Course: 14.341 - Transportation Engineering
Semester: Fall 2005
Instructor: Nathan Gartner and Chronis Stamatiadis
Partner: City of Lowell, Division of Planning & Development
Intersections are of critical importance to the transportation system due to their influence on the movement and safety of traffic flow. The place of intersection is determined by design, and the act of intersecting is modified by regulation and control. Students were instructed to study the volume of vehicles passing a given point during specified periods of time. The traffic volume studies were done to obtain factual data concerning movement and counts of vehicles at selected points to compute capacity, evaluate congestion, analyze accidents and designing channelization or turn prohibitions.
The City of Lowell’s Master Plan takes into account the need to prepare for increasing pressures of the transportation system. Increased development generates additional traffic on Lowell’s roadways, impacting the quality of life for residents, employees, businesses and schools. City planners embrace an access-based transportation system that will accommodate traffic demand pressures through management and development of alternatives along with improving traffic flow to promote effective and safe transportation. Through this partnership effort, engineering faculty, students and city planners collaborated on investigating traffic congestion in order to develop suggestions and recommendations that work towards optimizing traffic signals of selected intersection arterials in the City of Lowell.
City of Lowell Transportation Engineer, Jeffrey Gomes, and Assistant Traffic Planner, Matthew Roux, gave an in-class presentation of city traffic concerns, traffic and engineering layouts, and GIS displays and overlays of city intersections. City engineers also provided the students with ATR data. The Assistant City Planner commented that, “I sure wish that this type of S-L was offered when I was training in such a program. I’m really glad to see the changes here in the university and the college of engineering through S-L. Both City professionals commended the S-L program with providing students the opportunity to work with real world situations.
Intersections are of critical importance to the transportation system due to their influence on the movement and safety of traffic flow. The place of intersection is determined by design, and the act of intersecting is modified by regulation and control. Students were instructed to study the volume of vehicles passing a given point during specified periods of time. The traffic volume studies were done to obtain factual data concerning movement and counts of vehicles at selected points to compute capacity, evaluate congestion, analyze accidents and designing channelization or turn prohibitions. Students were divided into two working groups in order to focus on two different city locations of interest. One group focused their traffic investigation on specific areas of Stevens Street, while the second group studied specific areas of Pawtucket Street. Student efforts pointed to current traffic needs that warrant installation of traffic signals at the intersections of concern.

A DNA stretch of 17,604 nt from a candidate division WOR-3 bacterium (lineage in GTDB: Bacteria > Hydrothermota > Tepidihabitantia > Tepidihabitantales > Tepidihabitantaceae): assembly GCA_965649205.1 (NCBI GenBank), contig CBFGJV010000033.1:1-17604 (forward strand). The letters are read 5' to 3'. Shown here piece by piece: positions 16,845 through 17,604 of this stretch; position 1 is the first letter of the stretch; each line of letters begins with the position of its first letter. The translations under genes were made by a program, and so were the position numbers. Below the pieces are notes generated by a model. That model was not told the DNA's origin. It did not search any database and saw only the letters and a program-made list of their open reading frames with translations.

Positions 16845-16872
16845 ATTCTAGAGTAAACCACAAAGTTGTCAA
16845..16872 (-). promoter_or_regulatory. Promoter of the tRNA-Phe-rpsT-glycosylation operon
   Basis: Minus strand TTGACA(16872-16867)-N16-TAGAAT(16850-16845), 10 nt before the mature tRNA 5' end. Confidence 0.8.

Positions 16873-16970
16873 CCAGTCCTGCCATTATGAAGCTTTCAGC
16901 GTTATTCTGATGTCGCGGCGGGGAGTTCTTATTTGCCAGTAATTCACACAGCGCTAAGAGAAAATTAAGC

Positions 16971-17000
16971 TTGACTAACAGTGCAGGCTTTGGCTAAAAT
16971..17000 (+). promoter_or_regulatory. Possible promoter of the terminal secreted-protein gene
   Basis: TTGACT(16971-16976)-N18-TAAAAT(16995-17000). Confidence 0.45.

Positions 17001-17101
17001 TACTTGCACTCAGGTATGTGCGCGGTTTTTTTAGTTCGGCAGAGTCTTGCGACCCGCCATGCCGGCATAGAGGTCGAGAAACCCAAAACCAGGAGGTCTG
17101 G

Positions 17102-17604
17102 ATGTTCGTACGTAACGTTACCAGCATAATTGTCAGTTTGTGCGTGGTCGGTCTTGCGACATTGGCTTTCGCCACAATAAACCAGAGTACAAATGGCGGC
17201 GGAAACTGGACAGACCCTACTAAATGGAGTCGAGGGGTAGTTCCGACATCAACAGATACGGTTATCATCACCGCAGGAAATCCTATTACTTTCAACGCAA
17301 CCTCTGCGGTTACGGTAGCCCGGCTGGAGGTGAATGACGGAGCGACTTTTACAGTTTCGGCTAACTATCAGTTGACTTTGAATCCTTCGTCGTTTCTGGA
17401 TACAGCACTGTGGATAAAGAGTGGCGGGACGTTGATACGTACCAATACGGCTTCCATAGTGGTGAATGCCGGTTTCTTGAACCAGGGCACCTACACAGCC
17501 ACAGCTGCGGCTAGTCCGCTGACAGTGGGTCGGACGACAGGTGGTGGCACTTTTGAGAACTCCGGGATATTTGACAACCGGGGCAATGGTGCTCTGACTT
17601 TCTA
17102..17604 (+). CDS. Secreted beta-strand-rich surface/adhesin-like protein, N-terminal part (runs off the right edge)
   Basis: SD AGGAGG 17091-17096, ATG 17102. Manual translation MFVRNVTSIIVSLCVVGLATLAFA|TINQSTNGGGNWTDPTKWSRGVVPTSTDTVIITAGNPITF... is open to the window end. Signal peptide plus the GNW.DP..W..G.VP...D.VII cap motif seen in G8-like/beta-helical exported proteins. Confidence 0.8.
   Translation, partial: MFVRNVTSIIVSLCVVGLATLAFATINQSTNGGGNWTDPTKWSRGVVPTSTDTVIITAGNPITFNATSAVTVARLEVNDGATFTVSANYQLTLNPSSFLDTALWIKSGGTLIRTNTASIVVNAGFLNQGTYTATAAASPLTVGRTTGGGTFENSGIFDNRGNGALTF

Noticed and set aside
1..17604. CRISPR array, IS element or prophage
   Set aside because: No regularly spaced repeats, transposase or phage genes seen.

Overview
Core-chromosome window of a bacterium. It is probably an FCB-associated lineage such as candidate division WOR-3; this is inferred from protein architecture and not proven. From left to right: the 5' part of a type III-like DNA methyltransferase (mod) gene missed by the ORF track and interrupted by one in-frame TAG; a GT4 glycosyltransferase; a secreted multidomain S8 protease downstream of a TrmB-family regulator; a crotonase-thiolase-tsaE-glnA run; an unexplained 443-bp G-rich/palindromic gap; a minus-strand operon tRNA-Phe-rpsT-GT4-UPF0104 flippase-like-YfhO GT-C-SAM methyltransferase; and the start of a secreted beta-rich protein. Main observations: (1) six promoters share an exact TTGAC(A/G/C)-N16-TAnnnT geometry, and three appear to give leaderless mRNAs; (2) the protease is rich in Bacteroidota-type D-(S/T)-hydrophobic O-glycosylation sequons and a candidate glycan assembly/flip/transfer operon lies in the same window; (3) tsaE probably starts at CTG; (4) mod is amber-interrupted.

Student reports were shared with the city. However, city planners were uncertain regarding quality of student data complied, which resulted in helpful suggestions for future partnership efforts. It was suggested that a city traffic study be developed as a two part or two semester process in order to complete a full study that included proper days and times of investigation (e.g., off time days such as Tuesday, Wednesday and Thursday rather than Monday and Friday). It was also recommended to engage students in the first semester in a fuller development of background information and methodology in terms of complete data (e.g., in field accident reports). After a fuller study during the first semester, then students could more fully develop their written reports in the second semester. City planners would be interested in having students develop a GIS layer for the city downtown parking areas, and associated costs required to develop parking suggestions.
Learning objectives met by the S-L project:
- Students calculated hourly flow volumes and developed intersection flow diagrams
- Students calculated peak hour factors (PHF) and measured signal timing to develop a timing pattern for the intersection of interest
- To expand the student’s knowledge of the traffic study methodologies
- To develop an intersection analysis
Community objectives met by S-L project:
- To have suggestions regarding what could or should be done to improve traffic concerns in the city
- To gain new insights and ideas for consideration
- City planners enjoyed the interaction with the students and faculty
- To provide valuable feedback to the city planners regarding traffic challenges and potential solutions